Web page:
In other words, God is Just. In this life, God allows both believers and unbelievers to enjoy His sun and rain, to experience the blessings and hardships of our freewill [Matthew 5:45], to have the opportunity to recognize Him and repent. But a day is coming when God will separate the believers from the unbelievers [Matthew 25:32]. Seven being the number of completion, God will not complete the judgment of the earth without first identifying and protecting the innocent–those pardoned for their sins because they have accepted Jesus as Lord of their life.
Is Jesus’ name already written on your heart? Do you trust Him to provide for you and protect you no matter what may happen on this earth? Do you believe that He alone is God and worthy of your faithful devotion?
by Kristen C. Strocchia
“When the Lamb opened the second seal, I heard the second living creature say, ‘Come!’ Then another horse came out, a fiery red one. Its rider was given power to take peace from the earth and to make men slay each other. To him was given a large sword.” Revelation 6:3-4
Once again, Jesus slips his finger under the loose edge of the scroll and breaks a waxen seal, the second of seven. So the second living creature–that is His throne–beckons a second horse and rider. Red this time.
Red. The color of Mars, named for the Roman god of war–as counterfeited by Satan. Red is the color of war, but the god Mars is no more than a figment of ancient imaginations. Yet, Christian and non-Christian readers or hearers of John’s vision would’ve recognized the meaning of this horse and rider immediately. War.
So first Jesus the victorious conqueror rides out across the earth. Then, He is followed by war. Surely Jesus reminds us that, in this world you will have trouble. But take heart! I have overcome the world, [John 16:33]. But His other words also come to mind. Words of end time signs. For many will come in my name, claiming, ‘I am the Christ,’ and will deceive many. You will hear of wars and rumors of wars, but see to it that you are not alarmed. Such things must happen, but the end is still to come, [Matthew 24:5-6].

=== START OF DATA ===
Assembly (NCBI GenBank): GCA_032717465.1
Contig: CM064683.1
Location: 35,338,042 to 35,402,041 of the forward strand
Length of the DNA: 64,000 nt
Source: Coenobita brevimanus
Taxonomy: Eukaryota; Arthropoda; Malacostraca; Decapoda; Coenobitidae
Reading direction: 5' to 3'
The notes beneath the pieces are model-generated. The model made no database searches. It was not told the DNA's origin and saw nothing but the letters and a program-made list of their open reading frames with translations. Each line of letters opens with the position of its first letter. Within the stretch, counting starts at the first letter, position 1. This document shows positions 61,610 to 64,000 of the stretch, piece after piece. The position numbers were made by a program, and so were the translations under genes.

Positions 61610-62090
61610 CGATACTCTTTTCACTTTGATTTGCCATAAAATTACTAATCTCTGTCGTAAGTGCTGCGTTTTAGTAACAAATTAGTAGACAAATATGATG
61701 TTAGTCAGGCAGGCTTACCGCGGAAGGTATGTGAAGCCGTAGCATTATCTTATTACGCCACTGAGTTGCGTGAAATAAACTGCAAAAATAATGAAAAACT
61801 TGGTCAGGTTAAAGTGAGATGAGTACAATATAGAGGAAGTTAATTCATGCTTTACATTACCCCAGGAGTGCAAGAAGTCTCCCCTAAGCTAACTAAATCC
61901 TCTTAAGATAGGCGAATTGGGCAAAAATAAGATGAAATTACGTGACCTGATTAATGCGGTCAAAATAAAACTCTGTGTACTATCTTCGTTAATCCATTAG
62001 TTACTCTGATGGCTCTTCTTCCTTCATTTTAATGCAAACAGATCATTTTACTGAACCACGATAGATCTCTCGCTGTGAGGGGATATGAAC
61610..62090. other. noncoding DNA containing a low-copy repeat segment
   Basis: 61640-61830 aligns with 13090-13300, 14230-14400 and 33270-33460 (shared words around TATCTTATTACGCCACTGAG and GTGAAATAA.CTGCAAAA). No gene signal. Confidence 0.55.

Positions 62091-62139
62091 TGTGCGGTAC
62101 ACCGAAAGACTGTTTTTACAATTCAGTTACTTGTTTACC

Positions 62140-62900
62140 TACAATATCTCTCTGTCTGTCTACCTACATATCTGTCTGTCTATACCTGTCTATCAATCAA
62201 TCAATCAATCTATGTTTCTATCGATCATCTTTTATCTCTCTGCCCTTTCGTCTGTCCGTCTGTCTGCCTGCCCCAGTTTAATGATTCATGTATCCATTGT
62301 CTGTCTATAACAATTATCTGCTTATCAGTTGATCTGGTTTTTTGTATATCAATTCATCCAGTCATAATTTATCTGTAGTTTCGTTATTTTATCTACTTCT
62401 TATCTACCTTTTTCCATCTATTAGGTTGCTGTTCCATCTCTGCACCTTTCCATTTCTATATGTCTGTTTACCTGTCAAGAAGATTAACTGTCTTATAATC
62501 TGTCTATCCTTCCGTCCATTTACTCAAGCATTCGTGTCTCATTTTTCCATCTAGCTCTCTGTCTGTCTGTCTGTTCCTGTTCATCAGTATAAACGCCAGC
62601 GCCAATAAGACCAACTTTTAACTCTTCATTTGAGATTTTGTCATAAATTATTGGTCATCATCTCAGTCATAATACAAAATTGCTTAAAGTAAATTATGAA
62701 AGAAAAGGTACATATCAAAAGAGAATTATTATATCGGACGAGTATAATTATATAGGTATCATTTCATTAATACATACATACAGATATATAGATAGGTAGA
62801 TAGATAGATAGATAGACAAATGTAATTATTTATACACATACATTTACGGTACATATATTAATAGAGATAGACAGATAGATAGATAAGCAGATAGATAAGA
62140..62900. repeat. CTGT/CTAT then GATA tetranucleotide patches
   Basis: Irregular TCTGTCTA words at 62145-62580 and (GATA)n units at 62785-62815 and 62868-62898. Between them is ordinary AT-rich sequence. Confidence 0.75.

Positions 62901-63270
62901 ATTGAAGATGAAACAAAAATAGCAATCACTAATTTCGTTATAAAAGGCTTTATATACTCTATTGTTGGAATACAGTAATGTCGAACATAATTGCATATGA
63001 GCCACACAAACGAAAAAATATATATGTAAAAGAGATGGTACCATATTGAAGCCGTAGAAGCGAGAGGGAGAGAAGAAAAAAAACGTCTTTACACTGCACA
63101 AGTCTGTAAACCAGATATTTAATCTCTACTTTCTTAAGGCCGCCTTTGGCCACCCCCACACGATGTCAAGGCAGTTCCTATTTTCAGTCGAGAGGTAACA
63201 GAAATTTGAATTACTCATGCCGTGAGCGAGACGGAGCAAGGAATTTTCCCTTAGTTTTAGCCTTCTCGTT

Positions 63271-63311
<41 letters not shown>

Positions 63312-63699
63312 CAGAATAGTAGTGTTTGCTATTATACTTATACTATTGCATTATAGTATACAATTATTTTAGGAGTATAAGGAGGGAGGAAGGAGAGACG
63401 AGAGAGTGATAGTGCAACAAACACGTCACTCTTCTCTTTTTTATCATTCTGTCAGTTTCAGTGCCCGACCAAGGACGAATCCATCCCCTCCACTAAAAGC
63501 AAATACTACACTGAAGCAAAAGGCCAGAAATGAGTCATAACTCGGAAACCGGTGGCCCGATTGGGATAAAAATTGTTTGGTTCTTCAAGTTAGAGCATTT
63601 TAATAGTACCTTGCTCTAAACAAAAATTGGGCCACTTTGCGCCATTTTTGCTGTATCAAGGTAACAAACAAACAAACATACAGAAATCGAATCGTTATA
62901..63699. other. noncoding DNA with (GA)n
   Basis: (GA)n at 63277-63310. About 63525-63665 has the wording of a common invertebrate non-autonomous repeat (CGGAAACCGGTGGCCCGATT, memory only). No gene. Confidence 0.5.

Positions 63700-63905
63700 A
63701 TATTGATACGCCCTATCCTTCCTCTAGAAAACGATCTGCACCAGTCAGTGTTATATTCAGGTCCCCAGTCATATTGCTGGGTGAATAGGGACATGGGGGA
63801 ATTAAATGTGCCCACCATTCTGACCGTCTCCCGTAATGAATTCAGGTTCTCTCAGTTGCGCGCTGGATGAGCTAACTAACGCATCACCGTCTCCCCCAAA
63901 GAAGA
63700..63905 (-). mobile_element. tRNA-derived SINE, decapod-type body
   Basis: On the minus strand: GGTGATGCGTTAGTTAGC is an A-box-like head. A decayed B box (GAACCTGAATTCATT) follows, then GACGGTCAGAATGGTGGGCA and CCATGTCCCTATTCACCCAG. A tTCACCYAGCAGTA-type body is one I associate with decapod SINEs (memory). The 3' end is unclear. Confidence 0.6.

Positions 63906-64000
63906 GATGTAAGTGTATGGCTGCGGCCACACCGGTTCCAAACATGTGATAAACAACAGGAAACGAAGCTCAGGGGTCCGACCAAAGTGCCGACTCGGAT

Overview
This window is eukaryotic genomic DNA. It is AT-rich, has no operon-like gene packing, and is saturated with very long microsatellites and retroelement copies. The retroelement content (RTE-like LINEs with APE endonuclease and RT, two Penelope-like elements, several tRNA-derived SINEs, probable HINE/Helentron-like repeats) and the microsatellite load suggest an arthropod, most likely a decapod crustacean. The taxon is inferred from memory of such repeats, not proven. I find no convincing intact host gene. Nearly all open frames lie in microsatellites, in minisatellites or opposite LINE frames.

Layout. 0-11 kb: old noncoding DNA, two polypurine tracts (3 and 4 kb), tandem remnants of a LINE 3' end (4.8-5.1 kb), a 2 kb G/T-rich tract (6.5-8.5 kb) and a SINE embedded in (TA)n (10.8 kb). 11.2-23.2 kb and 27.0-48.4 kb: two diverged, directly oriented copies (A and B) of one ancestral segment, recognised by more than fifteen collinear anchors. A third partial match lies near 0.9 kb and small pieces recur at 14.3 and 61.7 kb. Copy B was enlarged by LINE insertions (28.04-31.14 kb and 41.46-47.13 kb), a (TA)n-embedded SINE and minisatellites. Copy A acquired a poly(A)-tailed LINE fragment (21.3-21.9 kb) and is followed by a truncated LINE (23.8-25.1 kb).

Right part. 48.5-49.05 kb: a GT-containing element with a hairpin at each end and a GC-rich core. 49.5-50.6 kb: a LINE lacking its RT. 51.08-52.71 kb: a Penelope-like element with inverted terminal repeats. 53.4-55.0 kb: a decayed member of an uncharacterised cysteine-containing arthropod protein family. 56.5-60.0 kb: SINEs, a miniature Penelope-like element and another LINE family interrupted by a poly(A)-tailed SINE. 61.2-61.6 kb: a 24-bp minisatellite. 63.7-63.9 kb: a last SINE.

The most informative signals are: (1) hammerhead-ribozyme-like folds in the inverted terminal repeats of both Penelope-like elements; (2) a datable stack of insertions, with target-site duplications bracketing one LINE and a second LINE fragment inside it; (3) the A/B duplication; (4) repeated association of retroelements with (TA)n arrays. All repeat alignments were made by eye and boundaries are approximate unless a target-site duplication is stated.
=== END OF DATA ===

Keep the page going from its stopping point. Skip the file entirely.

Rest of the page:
Jesus rides victoriously across the earth, while many false “Christs” present themselves and continue to turn hearts. Jesus is armed with a bow and arrows that pierce the heart straight and true. It is not His desire that any should perish [2 Peter 3:9], but that all should have eternal life [John 3:16-17] and even here He mercifully shows Himself to the world again, allowing one more opportunity.
Yet war directly follows. War–that two-sided weapon that decides once and for all who has conquered. Make no mistake, Jesus said that he did not come to bring peace, but a sword [Matthew 10:34]. Peace, meaning that He did not come to accept everything done by human kind despite His holy nature. But God’s Word–His sword–clearly shows us time and again, that God’s holiness demands decisions be made, right be done, evil be forsaken.
Throughout history, Satan has placed it in the hearts of men to war with one another over trivial things, earthly things that will all pass away. He desires only to steal, kill and destroy human life [John 10:10], and war accomplishes exactly that. Jesus’ presence on the earth has maintained a modicum of peace, so that the whole earth does not turn and destroy one another. But He will remove His presence in the end, and allow men to see what life without God is truly like. Because Satan has also placed it in human hearts to war against God Almighty for the right to be our own gods [Genesis 3:5].
And many who think they are good enough by their own measure, would not see a problem with being allowed to be their own god. They twist the sentiment to make God seem unloving and unjust for not allowing such a system. They want, like a spoiled child, to be allowed to do whatever they want, whenever they want, without God’s opinion on the matter, because they’re basically a good enough person to handle themselves.
But let me ask, if people are really good and God is good, then why do we choose to fight Him? Wouldn’t goodness demand that we at least work to get along with God as well as with all other people? And if we’re working to get along, wouldn’t our goodness bring us to recognize that true goodness needs a governing authority? And wouldn’t this recognition humble us to realize that only the One who is all-powerful, all-knowing, all-good and all-wise is worthy of such a position? Wouldn’t we then joyfully lay down our insistence to rule ourselves for the good of all if our self-imbued good was really good enough?